OBJECTIVES: Lower respiratory tract infections (LRTIs), including pneumonia and acute exacerbations of Chronic Obstructive Pulmonary Disease (COPD), are among the most common diagnoses in both outpatient and inpatient settings. Due to the burden of LRTIs healthcare providers must adopt practices focused on improving outcomes with the aim to reduce treatment failure and antibiotic resistances. Moreover, the role of acute and chronic infection in the pathogenesis of COPD has received considerable attention, since chronic infection can contribute to airways inflammation and COPD progression. This review discusses the role of cefditoren for the treatment of LRTIs, compared with the definition of “appropriate” of the WHO as “the cost-effective use of antimicrobials which maximizes clinical therapeutic effect while minimizing both drug-related toxicity and the development of antimicrobial resistance”.
RESULTS AND CONCLUSIONS: Cefditoren appears to meet the definition of “appropriate” for the treatment of LRTIs. In fact, this molecule shows an adequate pharmacokinetic profile without the need for any adjustment also in aged patients with mild renal impairment or mild-to-moderate hepatic dysfunction. The low drug-drug interaction potential of cefditoren can be an advantage also in poly-treated patients. The antimicrobial spectrum of cefditoren includes both Gram+ and Gram- bacteria, with high activity against Streptococcus pneumoniae, including drug-resistant strains, Haemophilus infuenzae and Moraxella chatarrhalis. Last, recent findings suggested that cefditoren can be a valid alternative to levofloxacin in outpatients with acute exacerbation of COPD; in this setting a treatment with cefditoren showed to be associated with a significant reduction of some key inflammatory markers involved in epithelial damage, including KL-6 and IL-6.Free PDF Download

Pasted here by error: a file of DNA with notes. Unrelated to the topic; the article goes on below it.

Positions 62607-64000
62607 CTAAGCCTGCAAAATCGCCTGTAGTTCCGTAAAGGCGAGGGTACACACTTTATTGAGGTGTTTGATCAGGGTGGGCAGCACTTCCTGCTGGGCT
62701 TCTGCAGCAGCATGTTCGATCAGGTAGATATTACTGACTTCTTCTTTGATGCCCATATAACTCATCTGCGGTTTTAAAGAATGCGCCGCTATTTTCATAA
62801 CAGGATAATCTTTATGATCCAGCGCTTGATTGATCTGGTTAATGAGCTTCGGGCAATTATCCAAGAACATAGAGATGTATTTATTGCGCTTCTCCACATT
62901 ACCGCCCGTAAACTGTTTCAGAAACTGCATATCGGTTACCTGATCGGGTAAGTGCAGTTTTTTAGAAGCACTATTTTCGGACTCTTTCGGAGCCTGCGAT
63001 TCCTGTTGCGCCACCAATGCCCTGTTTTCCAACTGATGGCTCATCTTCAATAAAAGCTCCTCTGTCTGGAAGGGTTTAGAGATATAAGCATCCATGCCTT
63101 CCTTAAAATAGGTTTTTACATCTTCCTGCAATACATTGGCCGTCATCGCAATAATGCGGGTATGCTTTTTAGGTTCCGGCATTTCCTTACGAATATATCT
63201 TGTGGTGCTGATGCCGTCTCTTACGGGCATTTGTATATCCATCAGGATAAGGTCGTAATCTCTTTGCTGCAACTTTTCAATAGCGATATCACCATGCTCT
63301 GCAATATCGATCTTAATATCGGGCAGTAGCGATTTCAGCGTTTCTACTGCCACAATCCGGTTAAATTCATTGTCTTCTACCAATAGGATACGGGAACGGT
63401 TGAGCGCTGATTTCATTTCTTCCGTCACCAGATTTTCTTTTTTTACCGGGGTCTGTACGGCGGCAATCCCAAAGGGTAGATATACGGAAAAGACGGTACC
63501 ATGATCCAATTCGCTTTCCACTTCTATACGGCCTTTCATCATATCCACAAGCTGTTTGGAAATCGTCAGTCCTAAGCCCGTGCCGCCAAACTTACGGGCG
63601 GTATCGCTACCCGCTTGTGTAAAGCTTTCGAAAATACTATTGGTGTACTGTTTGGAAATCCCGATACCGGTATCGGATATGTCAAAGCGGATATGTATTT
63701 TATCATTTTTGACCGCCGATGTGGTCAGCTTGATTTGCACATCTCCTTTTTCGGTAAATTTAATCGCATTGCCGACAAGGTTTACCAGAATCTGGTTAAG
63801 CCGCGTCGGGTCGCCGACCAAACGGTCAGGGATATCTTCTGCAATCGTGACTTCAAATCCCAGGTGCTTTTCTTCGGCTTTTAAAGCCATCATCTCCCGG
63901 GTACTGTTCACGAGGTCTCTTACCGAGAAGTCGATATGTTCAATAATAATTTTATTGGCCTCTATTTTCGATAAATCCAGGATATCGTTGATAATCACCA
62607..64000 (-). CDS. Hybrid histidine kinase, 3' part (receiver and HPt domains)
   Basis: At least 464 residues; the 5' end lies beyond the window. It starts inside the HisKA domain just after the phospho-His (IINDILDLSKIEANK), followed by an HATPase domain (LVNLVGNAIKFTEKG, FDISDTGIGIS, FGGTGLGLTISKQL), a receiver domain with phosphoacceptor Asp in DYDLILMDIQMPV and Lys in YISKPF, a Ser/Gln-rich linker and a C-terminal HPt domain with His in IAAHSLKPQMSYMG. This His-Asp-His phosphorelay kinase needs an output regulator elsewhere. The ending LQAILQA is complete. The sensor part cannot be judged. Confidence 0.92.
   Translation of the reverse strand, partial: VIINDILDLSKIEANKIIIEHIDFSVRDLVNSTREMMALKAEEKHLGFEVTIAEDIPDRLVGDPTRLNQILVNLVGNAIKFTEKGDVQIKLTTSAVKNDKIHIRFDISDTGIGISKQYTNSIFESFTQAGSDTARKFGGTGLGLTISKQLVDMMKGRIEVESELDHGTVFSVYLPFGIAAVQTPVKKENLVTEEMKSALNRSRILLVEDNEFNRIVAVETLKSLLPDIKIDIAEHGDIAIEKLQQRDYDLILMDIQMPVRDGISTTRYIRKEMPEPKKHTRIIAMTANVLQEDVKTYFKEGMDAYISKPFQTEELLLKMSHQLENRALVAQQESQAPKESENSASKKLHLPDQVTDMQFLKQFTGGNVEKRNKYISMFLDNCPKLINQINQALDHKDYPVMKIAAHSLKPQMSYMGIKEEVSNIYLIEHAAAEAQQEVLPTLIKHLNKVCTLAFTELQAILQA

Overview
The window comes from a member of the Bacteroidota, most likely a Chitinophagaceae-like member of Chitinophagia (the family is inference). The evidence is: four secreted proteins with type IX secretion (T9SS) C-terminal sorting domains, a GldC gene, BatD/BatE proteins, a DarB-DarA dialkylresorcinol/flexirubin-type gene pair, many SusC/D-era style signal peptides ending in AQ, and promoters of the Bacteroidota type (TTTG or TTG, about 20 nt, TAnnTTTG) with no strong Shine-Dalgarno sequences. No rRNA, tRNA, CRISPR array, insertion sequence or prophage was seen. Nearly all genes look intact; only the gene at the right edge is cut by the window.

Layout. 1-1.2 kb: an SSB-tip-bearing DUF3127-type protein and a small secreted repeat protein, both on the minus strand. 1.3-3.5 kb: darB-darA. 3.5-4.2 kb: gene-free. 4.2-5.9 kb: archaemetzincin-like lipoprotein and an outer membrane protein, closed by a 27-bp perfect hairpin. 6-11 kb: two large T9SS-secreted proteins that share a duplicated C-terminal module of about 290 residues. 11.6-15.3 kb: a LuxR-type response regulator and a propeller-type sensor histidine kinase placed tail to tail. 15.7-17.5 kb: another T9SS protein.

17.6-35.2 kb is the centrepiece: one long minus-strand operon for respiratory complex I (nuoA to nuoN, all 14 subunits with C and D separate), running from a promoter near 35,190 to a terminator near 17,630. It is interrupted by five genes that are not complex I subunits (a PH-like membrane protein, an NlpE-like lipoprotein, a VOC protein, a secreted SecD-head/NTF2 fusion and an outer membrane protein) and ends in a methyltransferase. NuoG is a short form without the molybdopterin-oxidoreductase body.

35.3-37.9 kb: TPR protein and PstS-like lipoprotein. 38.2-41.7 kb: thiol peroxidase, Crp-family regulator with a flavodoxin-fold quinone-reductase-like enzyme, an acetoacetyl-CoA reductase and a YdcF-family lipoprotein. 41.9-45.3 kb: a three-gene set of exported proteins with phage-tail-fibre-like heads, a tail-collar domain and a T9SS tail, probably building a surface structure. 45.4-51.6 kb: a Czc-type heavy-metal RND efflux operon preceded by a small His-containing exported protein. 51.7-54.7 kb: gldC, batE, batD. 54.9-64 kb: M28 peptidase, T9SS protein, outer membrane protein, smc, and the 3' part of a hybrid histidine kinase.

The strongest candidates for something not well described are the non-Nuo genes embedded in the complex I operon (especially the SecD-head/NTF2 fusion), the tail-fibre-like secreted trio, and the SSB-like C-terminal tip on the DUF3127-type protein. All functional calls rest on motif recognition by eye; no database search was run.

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To cite this article
F. Di Marco, F. Braido, P. Santus, N. Scichilone, F. Blasi
The role of cefditoren in the treatment of lower community-acquired respiratory tract infections (LRTIs): from bacterial eradication to reduced lung inflammation and epithelial damage
Eur Rev Med Pharmacol Sci
Vol. 18 - N. 3